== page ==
In case you didn't pick this up with all the announcements Adobe made this last week -- Adobe Media Player is now available on as a prerelease product along with beta 2 of the AIR runtime. Adobe already has some content providers lined up such as CBS, PBS, Yahoo! and services like help you with creating feeds that target Adobe Media Player (one of the reasons why I used them for uploading the MAX conference sneak peek video's).

Its really cool to finally see Adobe with a product that plays back FLV files on the desktop, something we had to rely on third party apps for in the past. Although AMP is still pretty rough around the edges, the feature set looks very promising.

Here's a little walkthrough of how to subscribe to a feed not listed in the catalog.

- Launch Adobe Media Player - Click "My Favorite Shows" - Click the "Add Show" button at the bottom of the screen - Type in the URL to the RSS feed (e.g. and click "Add"

You're now subscribed to this feed inside Adobe Media Player -- if you click on it you'll see the list of available episodes inside the show.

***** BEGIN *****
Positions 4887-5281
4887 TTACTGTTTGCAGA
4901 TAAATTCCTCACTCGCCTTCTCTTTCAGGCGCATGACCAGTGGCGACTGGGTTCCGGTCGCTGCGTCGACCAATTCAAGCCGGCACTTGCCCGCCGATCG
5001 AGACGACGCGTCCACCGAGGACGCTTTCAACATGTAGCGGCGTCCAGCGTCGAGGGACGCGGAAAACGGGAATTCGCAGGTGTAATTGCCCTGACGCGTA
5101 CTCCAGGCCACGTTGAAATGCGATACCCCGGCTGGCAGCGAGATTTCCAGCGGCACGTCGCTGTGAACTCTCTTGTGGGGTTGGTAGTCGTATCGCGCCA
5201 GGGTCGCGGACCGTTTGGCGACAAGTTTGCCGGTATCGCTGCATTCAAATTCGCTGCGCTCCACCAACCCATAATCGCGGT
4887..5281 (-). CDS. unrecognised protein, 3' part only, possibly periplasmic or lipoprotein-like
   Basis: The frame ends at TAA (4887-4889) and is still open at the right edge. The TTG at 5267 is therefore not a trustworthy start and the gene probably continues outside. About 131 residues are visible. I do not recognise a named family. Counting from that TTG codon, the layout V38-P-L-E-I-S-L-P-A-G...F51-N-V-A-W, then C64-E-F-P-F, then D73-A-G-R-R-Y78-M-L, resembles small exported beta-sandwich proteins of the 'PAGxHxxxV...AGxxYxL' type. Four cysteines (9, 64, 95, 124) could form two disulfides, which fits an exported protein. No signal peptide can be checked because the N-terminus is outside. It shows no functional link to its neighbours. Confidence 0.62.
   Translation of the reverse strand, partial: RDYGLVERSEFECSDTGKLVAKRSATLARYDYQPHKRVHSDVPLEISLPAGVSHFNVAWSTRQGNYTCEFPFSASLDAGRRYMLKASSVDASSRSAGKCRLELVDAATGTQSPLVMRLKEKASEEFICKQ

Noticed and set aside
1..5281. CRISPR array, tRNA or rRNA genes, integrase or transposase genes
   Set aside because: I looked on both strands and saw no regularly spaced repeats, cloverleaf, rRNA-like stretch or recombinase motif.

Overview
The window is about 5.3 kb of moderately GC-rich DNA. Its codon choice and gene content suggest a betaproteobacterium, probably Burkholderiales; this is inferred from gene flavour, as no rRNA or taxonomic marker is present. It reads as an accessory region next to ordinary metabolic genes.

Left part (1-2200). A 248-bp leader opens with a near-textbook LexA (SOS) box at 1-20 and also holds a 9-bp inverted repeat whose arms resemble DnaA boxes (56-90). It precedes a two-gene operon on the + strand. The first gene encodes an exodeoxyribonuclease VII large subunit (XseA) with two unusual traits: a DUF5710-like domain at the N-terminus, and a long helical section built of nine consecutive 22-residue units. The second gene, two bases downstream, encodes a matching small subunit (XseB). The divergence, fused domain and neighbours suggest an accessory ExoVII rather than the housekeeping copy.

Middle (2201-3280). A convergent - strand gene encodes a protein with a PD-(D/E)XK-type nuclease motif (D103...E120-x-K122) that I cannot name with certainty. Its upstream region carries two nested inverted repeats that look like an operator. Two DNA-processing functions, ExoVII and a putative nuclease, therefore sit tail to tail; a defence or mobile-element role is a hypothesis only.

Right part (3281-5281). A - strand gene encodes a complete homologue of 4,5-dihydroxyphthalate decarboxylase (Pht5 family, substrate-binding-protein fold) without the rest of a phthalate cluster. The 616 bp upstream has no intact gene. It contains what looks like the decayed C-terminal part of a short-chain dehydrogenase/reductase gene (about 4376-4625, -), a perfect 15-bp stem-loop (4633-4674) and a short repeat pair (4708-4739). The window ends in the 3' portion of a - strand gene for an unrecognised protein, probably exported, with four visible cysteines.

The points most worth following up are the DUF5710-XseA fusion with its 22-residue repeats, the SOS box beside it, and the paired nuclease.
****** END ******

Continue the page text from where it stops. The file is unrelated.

There's an information tab that can contain a description of your show and other relevant information and an options tab where you can specify how many of the most recent episodes AMP should download for you.

Another interesting option is what they call the storyline subscription, where you can tell the application to start at a specific episode and download x episodes from that starting point.

Adobe Media Player has an interesting approach in terms of monetization of video content with advertisement, it includes support for the traditional banners, pre-roll, mid-roll and post-roll and interactive overlay ads (Flash based). From what I've heard ads can even be served when the user is in offline mode and statistics sent back he next time the user goes online again. On top of that content providers can customize the look 'n feel quite extensively, all from their show RSS feed. I believe they use SMIL and some RSS extensions to synchronize the ads with the video content, there's also talk of P2P technology to help with the delivery.

There was quite a bit of talk at MAX Chicago around the idea of "movement to convey meaning" which you see implemented in the AMP user interface. I think we'll see more of this type of interface design, especially in the online services Adobe is building like Photoshop Express.

Hope to catch some more Adobe Media Player sessions at MAX Europe to get more indepth information about where they're taking the application and what the deal is with DRM (I'm not a huge fan of digital rights management to say the least, so hope they'll do this right).